Characterization and Source ApportionmentEPA Grant Number: R832415C001
Subproject: this is subproject number 001 , established and managed by the Center Director under grant R832415
(EPA does not fund or establish subprojects; EPA awards and manages the overall grant for this center).
Center: Rochester PM Center
Center Director: Oberdörster, Günter
Title: Characterization and Source Apportionment
Investigators: Hopke, Philip K. , Prather, Kimberly A. , Gelein, Robert
Institution: Clarkson University , University of Rochester , University of California - San Diego
Current Institution: Clarkson University , University of California - San Diego , University of Rochester
EPA Project Officer: Chung, Serena
Project Period: October 1, 2005 through September 30, 2010 (Extended to September 30, 2012)
RFA: Particulate Matter Research Centers (2004) RFA Text | Recipients Lists
Research Category: Human Health , Air
This core will provide critical information on the physical and chemical properties of ultrafine and fine aerosols to be used by health effect researchers in the other research cores. We will link state-of-the-art measurements with data analysis methods that will permit apportionment of the major source types contributing to airborne particulate matter (PM). The core will apportion particulate mater mass apportionments to support epidemiologic, toxicological, and clinical studies. We will develop methods to characterize particulate compositional changes as they are processed in the atmosphere in transit from the source to the receptor site with a focus on the identification of the chemical species contributing to the measured reactive oxygen species. We will use the data characterizing the composition of the ambient aerosol being concentrated for animal and clinical exposures in Rochester and state-of-the-art receptor models to apportion the sources of these particles.
A suite of tools will be used to characterize ambient, source, concentrated and model aerosol size and composition. Particles will be sampled at different locations (urban and remote; eastern and western US) from various sources (i.e. roadways, power plants) to assess the effects of aging on the oxidative capacity of particles and the changes in their composition during transport. In addition to on-line size-resolved, chemical characterization, particles will be studied using a variety of off-line techniques. We will develop sampling techniques using spin trap agents to stabilize oxidative radicals so their chemical structures can be identified by chromatographic/MS and EPR analysis. Using ambient measurements of specific organic compounds made at selected STN sites, source apportionments using the CMB model will be made for STN sites at which PMF studies have apportioned the aerosol mass. CMB and PMF results will be compared for the STN sites to ascertain the ability of PMF to resolve source types.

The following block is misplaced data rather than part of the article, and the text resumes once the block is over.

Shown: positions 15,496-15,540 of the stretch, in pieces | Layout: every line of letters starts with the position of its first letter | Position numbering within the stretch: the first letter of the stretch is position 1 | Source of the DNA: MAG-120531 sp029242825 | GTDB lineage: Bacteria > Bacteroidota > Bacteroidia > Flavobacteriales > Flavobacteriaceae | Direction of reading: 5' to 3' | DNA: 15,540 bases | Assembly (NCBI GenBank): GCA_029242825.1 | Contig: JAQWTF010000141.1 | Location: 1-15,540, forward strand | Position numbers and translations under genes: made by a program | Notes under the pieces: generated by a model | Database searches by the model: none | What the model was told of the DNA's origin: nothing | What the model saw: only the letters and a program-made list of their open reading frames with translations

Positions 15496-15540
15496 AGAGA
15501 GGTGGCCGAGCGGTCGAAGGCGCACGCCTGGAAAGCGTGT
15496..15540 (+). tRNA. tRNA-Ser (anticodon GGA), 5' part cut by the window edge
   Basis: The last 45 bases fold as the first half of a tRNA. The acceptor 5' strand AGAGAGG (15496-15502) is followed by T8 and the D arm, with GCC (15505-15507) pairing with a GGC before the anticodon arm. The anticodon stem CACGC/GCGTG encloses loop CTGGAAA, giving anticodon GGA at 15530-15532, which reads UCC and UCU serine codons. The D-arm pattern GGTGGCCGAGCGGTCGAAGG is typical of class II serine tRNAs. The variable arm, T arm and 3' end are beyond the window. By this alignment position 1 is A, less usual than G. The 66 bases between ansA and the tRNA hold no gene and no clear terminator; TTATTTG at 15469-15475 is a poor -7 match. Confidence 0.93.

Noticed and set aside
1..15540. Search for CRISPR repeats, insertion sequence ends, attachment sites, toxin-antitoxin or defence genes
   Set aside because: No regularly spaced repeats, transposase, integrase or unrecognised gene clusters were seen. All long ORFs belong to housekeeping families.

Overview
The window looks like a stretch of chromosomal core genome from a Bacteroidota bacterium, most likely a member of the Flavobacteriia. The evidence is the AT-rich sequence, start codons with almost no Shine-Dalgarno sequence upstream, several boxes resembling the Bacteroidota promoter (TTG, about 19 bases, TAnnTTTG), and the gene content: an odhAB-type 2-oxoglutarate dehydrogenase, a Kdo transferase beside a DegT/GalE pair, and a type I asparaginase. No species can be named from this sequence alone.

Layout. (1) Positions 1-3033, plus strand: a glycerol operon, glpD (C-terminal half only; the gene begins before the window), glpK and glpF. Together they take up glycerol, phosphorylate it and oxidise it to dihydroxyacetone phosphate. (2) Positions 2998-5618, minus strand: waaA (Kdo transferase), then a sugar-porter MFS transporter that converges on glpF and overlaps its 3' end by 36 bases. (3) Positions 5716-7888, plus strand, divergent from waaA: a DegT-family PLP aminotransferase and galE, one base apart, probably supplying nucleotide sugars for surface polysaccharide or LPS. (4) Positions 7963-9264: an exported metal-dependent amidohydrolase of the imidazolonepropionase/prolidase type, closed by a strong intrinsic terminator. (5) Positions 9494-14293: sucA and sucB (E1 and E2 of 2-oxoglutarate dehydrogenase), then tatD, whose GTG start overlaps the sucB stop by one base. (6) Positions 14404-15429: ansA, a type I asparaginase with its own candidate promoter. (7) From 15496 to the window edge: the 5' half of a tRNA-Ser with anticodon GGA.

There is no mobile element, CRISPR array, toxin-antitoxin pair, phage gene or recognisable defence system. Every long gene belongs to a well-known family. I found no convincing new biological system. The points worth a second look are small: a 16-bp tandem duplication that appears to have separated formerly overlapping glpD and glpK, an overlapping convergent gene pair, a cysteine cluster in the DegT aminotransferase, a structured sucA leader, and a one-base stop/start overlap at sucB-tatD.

The results from this core's studies will be essential to interpret the results of the other cores. These measurements will permit development of a delivery system to provide exposures of specific radical species on model particles for toxicological studies. Source apportionment of ambient PM will be made using the measured compositions of integrated particle samples, single particle size and composition data from ATOFMS measurements and particle size distributions to support epidemiological studies. The CMB-PMF results will provide a quantitative test of PMF source apportionments. We will collect ambient aerosol samples, providing them to the Toxicology Core for in vitro studies measuring particle toxicity. These results will be used to determine the relative toxicity of various species and apportioned source types.
Publications and Presentations:Publications have been submitted on this subproject: View all 19 publications for this subproject | View all 190 publications for this center
Journal Articles:Journal Articles have been submitted on this subproject: View all 13 journal articles for this subproject | View all 143 journal articles for this center
Supplemental Keywords:air, speciation trends network, PM2.5, ultrafine particles, reactive oxygen species, ultrafine particles, positive matrix factorization (PMF), chemical mass balance (CMB,, RFA, Scientific Discipline, Air, particulate matter, Environmental Chemistry, Health Risk Assessment, Biochemistry, cardiopulmonary responses, chemical characteristics, fine particles, atmospheric particles, airway epithelial cells, airborne particulate matter, human exposure, aerosol composition
Progress and Final Reports:
Main Center Abstract and Reports:R832415 Rochester PM Center
Subprojects under this Center: (EPA does not fund or establish subprojects; EPA awards and manages the overall grant for this center).
R832415C001 Characterization and Source Apportionment
R832415C002 Epidemiological Studies on Extra Pulmonary Effects of Fresh and Aged Urban Aerosols from Different Sources
R832415C003 Human Clinical Studies of Concentrated Ambient Ultrafine and Fine Particles
R832415C004 Animal models: Cardiovascular Disease, CNS Injury and Ultrafine Particle Biokinetics
R832415C005 Ultrafine Particle Cell Interactions In Vitro: Molecular Mechanisms Leading To Altered Gene Expression in Relation to Particle Composition